The transfer of ownership of Tirisano to Rockwell is progressing “reasonably well”, says Chamberlain, adding that he sees no further need for concern following positive communication with the Department of Mineral Resources.
“We don’t envisage any further hiccups.”
Rockwell reported a 3% quarter-on-quarter revenue to $11,1-million for the three months to November 30.
The average price achieved in the third quarter of fiscal 2011 was $1 566/ct compared with $1 048/ct in the previous three-month period, and the operating profit at $1,8-million compared with the operating loss of $614 000 in the second quarter.
On a fiscal year-to-date basis, both carat production and prices received have increased.
Rockwell produced 22 519 carats of diamonds in the nine months to November 20, compared with 19 920 ct produced during the same period in the previous year.
Four tender sales of rough diamonds have been held, and regular sales of special diamonds exceeding ten carats were sold for beneficiation.
The higher price trend for better quality stones continued, particularly for diamonds with good colour and clarity.
The average price achieved over the nine months of fiscal 2011 of $1 345 a carat, well up on the $969 a carat received in the previous year.
Rockwell recovered eight large gemstones from its Holpan, Klipdam and Saxendrift operations in the three months to November 30, bringing the total number of plus 50-carat stones recovered in its current fiscal year to nineteen.
These stones, sold into the company's joint venture with Steinmetz group, will provide additional profit-sharing revenue once polished and sold.
Flawless Diamond Trading House, owned 20% by Rockwell, provides the sales platform.
Flawless is integrating a diamond-cleaning technology first that is expected to enhance the appearance of rough diamonds presented for sale.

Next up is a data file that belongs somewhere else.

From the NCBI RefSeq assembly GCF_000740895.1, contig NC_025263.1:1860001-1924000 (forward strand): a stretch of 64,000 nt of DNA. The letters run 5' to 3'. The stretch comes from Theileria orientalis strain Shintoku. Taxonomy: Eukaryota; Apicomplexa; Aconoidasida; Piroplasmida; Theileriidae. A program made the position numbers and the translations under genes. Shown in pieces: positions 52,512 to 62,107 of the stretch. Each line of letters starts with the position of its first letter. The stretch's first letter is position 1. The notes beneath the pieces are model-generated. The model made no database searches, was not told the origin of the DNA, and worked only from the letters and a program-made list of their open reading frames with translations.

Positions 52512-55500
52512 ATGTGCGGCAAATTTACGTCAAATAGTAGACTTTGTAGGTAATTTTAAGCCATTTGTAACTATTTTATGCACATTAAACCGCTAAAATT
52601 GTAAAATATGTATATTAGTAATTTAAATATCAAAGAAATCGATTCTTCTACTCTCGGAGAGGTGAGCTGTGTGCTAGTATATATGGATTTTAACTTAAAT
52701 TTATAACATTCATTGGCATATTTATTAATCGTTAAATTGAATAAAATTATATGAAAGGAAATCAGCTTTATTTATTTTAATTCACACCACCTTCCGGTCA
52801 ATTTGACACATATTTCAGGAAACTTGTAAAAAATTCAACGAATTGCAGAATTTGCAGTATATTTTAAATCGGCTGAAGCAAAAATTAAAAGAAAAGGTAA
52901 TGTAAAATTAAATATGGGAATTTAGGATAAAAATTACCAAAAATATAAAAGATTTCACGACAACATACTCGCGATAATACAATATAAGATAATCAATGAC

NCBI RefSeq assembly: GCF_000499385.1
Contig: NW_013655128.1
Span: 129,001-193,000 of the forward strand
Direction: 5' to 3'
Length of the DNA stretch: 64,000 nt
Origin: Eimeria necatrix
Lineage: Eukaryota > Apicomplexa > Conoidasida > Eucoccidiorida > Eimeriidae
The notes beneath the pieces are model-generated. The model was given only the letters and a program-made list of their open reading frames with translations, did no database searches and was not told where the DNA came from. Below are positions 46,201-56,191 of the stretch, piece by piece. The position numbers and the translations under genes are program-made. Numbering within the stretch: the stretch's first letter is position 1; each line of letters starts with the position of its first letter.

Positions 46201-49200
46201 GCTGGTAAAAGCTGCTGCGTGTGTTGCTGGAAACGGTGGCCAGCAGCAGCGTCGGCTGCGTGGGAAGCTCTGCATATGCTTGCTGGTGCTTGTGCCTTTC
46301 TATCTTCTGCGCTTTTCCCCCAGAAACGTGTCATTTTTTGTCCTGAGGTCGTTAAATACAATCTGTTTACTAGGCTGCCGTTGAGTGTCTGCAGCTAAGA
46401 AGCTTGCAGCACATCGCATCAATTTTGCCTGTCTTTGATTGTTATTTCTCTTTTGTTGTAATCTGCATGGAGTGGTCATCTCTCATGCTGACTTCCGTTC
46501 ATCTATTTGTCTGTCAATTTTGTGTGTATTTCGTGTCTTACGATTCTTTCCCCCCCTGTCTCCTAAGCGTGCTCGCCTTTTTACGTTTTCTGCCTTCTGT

The recovery of the international diamond market gained momentum with prices continuing to trend towards 2008 levels and jewellery retail sales have been higher than the expectations of major retailers, the company says.
These sales will support a reduction in polished inventory and, consequently, could fuel the trade of rough diamonds.
The price recovery of rough diamonds has outpaced polished stones, as a result of high polished inventory levels, however, polished prices improved in November 2010, particularly in the three-to-four-carat range, and creating optimism that the fundamentals are in place for polished stone prices to close the gap with rough diamonds.
The improved prices of rough diamonds have contributed to the improving performance of Rockwell, which is increasing production volumes to meet perceived shortages in the secondary market.
A total of 8 404 ct were productions at the Holpan, Klipdam and Saxendrift operations and the Klipdam Extension bulk sampling project in the period, up from 7 963 ct in the corresponding quarter last year.
Tender sales of $10-million plus $800 000 of returns from the beneficiation profit share resulted in diamond revenues of $10,8-million compared with $12,9-million for the previous corresponding period.